TechCrunch Space: True Anomaly and Rocket Lab will make big moves on orbit (literally) | TechCrunch

Hello and welcome back to TechCrunch Space. I hope everyone had a great time at Space Symposium! Hopefully I’ll see you there next year.

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Story of the week

The Space Force has contracted out its next “responsive space” mission, and this one is a doozy. The two awardees, Rocket Lab and startup True Anomaly, will each build and launch spacecraft that will conduct rendezvous and proximity operations on orbit.

In the Space Force’s words: “The vendors will exercise a realistic threat response scenario in an on-orbit space domain awareness demonstration called Victus Haze.”

The two companies will have to operate under intentionally tight time frames, too — the first responsive space mission from Firefly Aerospace and Millennium Space set new records in terms of launch readiness — so we’ll definitely follow this mission closely when it launches next year.

Image Credits: Sam Toms and Simon Moffatt

Scoop of the week

Confidential financial statements from SpaceX for 2018 and 2019 capture an early glimpse at the degree to which the company is likely dependent on its Starlink business unit, and bringing the Starship rocket online, to become cash flow positive.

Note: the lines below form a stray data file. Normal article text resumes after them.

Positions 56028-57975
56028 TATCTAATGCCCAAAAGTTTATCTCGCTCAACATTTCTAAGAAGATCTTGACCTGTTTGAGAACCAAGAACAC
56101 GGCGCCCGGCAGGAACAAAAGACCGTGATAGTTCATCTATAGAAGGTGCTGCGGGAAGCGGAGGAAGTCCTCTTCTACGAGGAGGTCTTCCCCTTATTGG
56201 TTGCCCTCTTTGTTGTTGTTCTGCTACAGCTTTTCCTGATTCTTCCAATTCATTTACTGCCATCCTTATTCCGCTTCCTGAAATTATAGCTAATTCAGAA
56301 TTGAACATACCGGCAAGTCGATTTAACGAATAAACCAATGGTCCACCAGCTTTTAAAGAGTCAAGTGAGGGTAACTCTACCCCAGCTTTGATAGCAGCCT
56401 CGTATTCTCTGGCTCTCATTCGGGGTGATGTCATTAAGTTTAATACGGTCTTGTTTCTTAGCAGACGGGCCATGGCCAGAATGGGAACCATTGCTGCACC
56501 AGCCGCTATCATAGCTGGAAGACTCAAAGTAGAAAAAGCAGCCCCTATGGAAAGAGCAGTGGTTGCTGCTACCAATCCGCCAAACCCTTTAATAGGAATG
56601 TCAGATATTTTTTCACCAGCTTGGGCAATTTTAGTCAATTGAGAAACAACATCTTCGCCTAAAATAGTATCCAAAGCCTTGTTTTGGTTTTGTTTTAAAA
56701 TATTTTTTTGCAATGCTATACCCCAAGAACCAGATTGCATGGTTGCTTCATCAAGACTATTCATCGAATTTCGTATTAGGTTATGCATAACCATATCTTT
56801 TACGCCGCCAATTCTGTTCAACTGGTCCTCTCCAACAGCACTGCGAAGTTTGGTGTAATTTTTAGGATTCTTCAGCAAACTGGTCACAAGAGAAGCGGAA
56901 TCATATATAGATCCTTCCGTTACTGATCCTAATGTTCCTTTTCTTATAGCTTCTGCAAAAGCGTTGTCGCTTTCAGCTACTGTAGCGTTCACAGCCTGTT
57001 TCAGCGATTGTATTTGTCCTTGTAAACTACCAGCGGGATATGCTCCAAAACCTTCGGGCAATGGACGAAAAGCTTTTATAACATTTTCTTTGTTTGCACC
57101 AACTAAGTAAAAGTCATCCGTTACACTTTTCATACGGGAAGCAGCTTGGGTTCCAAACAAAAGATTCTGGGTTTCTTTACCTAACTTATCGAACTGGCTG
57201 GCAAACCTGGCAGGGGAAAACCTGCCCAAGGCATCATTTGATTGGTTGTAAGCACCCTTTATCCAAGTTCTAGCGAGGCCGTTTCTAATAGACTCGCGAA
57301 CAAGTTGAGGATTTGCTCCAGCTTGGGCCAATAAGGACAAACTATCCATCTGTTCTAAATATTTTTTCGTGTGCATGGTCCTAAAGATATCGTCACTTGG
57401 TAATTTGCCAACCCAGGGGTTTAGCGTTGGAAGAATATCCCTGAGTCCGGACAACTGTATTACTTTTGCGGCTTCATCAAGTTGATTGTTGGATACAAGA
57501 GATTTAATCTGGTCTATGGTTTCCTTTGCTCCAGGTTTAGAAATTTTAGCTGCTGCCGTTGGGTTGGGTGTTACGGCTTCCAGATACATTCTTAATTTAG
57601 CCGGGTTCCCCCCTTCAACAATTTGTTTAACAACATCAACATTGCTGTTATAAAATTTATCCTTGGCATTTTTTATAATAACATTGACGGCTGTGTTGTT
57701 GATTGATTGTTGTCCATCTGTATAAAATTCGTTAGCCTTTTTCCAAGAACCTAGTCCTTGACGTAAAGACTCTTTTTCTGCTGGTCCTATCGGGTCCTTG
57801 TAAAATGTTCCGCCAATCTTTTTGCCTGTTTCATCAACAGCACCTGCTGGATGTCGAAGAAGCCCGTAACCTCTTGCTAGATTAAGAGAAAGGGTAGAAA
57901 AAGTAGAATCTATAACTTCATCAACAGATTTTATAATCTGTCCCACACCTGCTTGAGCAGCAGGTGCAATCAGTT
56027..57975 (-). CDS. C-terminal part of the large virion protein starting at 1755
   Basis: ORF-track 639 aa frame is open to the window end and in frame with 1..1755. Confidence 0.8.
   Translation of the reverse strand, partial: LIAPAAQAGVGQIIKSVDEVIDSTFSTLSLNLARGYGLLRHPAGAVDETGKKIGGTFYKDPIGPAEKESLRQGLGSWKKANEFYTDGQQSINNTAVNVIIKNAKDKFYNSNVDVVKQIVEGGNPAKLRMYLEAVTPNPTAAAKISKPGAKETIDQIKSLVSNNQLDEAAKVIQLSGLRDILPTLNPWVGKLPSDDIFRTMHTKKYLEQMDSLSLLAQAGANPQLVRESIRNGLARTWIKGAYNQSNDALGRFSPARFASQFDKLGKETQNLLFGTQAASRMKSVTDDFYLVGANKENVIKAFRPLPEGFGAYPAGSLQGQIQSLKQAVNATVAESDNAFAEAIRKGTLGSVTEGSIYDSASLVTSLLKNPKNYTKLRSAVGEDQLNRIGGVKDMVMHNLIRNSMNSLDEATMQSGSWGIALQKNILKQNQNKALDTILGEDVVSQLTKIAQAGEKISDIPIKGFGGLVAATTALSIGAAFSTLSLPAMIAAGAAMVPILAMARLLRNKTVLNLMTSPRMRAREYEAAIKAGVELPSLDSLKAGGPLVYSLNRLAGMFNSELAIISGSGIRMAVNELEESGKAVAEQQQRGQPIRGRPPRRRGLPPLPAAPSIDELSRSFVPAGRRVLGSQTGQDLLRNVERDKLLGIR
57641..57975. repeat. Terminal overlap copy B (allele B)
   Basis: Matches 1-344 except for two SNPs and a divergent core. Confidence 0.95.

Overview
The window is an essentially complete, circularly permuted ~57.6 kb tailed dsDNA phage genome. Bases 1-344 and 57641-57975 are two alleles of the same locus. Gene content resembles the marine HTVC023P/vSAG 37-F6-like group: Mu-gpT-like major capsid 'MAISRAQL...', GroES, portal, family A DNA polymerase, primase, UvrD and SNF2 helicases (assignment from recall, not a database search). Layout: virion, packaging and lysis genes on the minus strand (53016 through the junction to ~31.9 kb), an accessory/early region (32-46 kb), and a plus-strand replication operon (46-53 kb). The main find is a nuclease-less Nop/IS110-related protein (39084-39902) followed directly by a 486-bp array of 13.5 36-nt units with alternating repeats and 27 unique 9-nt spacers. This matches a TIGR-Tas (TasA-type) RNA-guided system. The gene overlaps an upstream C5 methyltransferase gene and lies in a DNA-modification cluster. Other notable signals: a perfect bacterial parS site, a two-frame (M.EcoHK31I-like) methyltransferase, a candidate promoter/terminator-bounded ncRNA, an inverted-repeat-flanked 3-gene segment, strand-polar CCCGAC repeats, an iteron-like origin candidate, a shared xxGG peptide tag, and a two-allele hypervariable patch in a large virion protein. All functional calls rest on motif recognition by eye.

While the comprehensive balance sheets are five years old, they provide an intimate look inside the operations of arguably one of the most important, and secretive, private companies in the U.S.

Image Credits: Michael Gonzalez / Getty Images

What we’re reading

I was very interested to see this reporting from Bloomberg on Starlink’s profitability — or not. It’s a really nice complement to my scoop above: Taken together, the two stories tell a tale about the importance of Starlink as a revenue-driver for the company’s longer term, and considerably ambitious, plans to colonize Mars.

How many is too many? Starlink dishes in a line on a Celebrity Cruises ship. Image Credits: Celebrity Cruises

This week in space history

Houston, we have a problem…

This week’s space history segment is dedicated to the Apollo 13 mission, which launched on April 11 and returned to Earth on April 17. The three-person crew was destined for the moon, but those plans were swiftly put to an end when an oxygen tank in the service module ruptured two days after launch.

The prime recovery ship for the Apollo 13 mission hoists the Command Module aboard the ship. Image Credits: NASA / Getty Images

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